Whenever the opportunity passes our way to bring on multiple properties to manage, the temptation is strong for us to discount on our management fees.

But is it worth it in the end?

negotiating feesBy Karen Herbert – Property Management Rescue

Negotiating fees – The scenario:

In an unexpected call, a potential client asked to speak to someone about taking on six new managements.  Now any BDM would have been salivating at the thought of earning all that commission; however, experience had proven that when properties wanted to walk in the door, there was usually a dark history lurking in the background.

The client then proceeded to patch her partner into the teleconference and there the interrogation began.

In all my time in property management, I have never been subjected to so many grilling questions.  After a whirlwind two-hour phone call enquiring about our services and systems, we finally moved on to the FEE section.

My jaw dropped after hearing: ‘My previous agency managed my properties for 5% – including GST’!

Clearly, they were tough negotiators, but having faced similar clients many times before (multiple owners who are used to our industry cutting fees), I was prepared to go into battle!

After another gruelling hour on the phone, we finally agreed upon 7.7% inclusive (excepting letting fee and court appearance).

By this stage, I was feeling chuffed with myself believing I’d achieved a good deal for the company.

You guessed it – I was wrong!

The old adage: ‘Everything comes at a price’ is relevant here.

A red flag I should have paid attention to was the fact that they gave only 24 hours’ notice to the previous agent!

In any case, the following day, after dutifully collecting all keys, files etc., the realisation set in concerning what we had inherited.

The list was long and by no means distinguished.

What came next:

  • The owners were used to getting their property manager to agree to adding a two-page addendum to every lease!  (CONTRACTING OUT OF THE ACT.)
  • They were to eyeball every application so they could do their own checks.
  • We inherited two outstanding vacates with bond issues.  And yes, the clients were trying to blame the tenant for what we call ‘FAIR WEAR AND TEAR” and continued to try to get the tenant to pay for all repairs.
  • We also inherited a vacant property that had sat vacant for four weeks.
  • Clearly, we were already alerted to the previous vacate issues, and determined not to allow the same thing to happen. So, having taken three hours to complete an entry condition report, we then presented it to the owner for signing off prior to handing over to the tenant.
  • We then discovered they wanted everything fixed (that they could not get the previous tenant to pay for) prior to the new tenant moving in.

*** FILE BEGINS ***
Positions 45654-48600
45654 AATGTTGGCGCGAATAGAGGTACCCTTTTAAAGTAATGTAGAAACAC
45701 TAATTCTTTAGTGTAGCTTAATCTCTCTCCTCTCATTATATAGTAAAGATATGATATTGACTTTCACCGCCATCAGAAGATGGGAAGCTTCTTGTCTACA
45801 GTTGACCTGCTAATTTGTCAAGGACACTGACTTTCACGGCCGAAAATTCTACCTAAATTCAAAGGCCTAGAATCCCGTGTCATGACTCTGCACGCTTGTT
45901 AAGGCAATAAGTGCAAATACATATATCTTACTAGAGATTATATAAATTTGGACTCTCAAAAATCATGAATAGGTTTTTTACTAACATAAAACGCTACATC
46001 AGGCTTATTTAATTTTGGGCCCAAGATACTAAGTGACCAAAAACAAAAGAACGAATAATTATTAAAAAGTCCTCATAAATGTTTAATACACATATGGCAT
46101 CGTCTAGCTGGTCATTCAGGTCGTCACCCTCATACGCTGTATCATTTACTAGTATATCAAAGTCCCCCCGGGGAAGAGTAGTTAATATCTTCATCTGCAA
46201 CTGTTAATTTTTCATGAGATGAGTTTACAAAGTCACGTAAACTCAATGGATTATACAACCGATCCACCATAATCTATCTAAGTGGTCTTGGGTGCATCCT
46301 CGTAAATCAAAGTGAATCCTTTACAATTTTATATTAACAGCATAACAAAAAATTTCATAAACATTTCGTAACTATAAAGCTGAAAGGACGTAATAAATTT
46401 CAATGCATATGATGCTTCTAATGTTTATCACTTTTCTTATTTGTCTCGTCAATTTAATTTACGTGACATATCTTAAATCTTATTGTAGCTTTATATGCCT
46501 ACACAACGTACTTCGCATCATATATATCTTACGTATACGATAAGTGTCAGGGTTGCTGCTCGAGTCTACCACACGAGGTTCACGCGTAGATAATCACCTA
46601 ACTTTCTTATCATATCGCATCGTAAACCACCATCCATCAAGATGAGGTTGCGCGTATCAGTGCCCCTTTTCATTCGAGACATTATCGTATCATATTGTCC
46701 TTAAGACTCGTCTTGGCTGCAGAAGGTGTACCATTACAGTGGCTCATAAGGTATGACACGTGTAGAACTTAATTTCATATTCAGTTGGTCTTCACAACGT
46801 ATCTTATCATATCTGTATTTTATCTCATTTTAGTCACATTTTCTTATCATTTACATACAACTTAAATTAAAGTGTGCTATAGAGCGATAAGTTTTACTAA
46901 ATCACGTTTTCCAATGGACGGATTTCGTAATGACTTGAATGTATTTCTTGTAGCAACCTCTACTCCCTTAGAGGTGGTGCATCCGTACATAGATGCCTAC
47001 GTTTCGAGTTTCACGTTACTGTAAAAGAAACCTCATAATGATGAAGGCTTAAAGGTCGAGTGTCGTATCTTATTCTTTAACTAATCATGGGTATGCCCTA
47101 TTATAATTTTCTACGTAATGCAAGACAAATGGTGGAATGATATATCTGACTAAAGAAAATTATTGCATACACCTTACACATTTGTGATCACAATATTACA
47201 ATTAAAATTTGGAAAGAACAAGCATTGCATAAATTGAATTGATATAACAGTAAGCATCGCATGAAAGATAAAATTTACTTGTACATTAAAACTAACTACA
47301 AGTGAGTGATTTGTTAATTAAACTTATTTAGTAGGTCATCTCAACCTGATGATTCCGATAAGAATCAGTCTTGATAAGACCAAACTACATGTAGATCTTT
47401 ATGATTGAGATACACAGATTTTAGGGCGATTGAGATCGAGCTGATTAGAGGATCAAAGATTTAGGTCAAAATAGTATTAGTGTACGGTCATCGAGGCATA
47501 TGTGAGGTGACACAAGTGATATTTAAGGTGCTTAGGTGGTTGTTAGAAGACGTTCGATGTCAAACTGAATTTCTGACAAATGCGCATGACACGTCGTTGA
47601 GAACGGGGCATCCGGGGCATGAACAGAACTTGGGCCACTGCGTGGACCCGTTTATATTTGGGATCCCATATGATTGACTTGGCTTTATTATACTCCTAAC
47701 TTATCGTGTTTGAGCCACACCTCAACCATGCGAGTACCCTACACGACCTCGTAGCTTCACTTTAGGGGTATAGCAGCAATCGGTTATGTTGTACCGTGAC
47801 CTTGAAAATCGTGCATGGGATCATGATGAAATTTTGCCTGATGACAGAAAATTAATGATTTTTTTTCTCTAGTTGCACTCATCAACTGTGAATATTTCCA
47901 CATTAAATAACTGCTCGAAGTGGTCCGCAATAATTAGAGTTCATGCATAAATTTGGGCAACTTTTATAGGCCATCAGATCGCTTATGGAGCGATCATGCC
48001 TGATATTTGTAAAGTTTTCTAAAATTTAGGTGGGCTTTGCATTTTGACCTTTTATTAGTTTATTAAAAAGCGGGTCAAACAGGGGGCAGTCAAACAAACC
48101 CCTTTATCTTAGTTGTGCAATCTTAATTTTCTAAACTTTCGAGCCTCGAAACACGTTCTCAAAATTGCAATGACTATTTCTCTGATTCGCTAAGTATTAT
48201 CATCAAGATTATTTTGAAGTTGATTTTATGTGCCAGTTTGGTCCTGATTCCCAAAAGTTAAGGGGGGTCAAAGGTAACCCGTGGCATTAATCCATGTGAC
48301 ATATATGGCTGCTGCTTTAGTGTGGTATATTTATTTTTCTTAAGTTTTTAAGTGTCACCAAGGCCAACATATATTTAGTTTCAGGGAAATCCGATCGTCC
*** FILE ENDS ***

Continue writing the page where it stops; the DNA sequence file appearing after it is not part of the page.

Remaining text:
• The phone calls from the new Lessors did not stop for weeks and revolved around outstanding maintenance, tenancy issues, property issues and the like.
  • The property manager spent nearly four hours per day in the first three weeks attempting to get a handle on what she had inherited.
  • A long list of emails from tenants and the previous agent provided interesting reading, but only added to the long list of tasks we already had to attend to.
  • An exhausted, and almost burnt-out Property Manager, hung in there but only due to her commitment and experience.   Most others would have thrown in the towel and I suspect that is exactly what happened to their previous property managers.

So, I ask you: is it worth it?

Having worked out the hourly ‘Charge Out Fee’ for the time spent to date on bedding in these new six properties compared to the management commission earned so far, I can tell you that we are far in the red, with loads more work still to be done.

The question then needs to be raised: should we have a checklist for clients to complete prior to taking on their management?

The answer, I believe, is yes – and it would read something like this:

New management checklist before taking on a new management

  • How much input would you like to have in the day-to-day management of your property/ies?
  • What are your expectations relating to our property management services?
  • What are your goals for your investment property/ies?   Keep and hold, sell, superannuation/retirement, demolish and develop?
  • How much do you budget for repairs and maintenance each year?
  • How much do you budget for improvements each year?
  • Are all tenants on Fixed Term Leases?
  • Are the tenants up to date in their rent?
  • Are there any outstanding bond issues to be resolved?
  • Is there outstanding maintenance to be done at the property?
  • How many routine inspections do you expect us to do each year?
  • Do you do your own maintenance?
  • Do you use your own Contractors?
  • Do you have Landlord Protection Insurance?

I am sure that if we, as an industry, asked all Lessors to compete this form in the first instance, then we might re-think our offer of a reduced management fee. Perhaps we might even question whether to manage the property at all…

Karen Herbert
Senior Consultant / Trainer QLD at | [email protected]

Karen Herbert is a leading Australian authority on running a dynamic and profitable property management business.


  1. Liked the honesty of your article and loved the checklist. That has been our experience as well, typically when new clients either have hated all of the PM’s (on one client’s case – he’d had 3 in less than 12 months) there’s a reason for it. Also the people who nickel and dime us to death – we don’t want as clients. They typically are tons more work and much less money – not a great business model. Thanks for your article!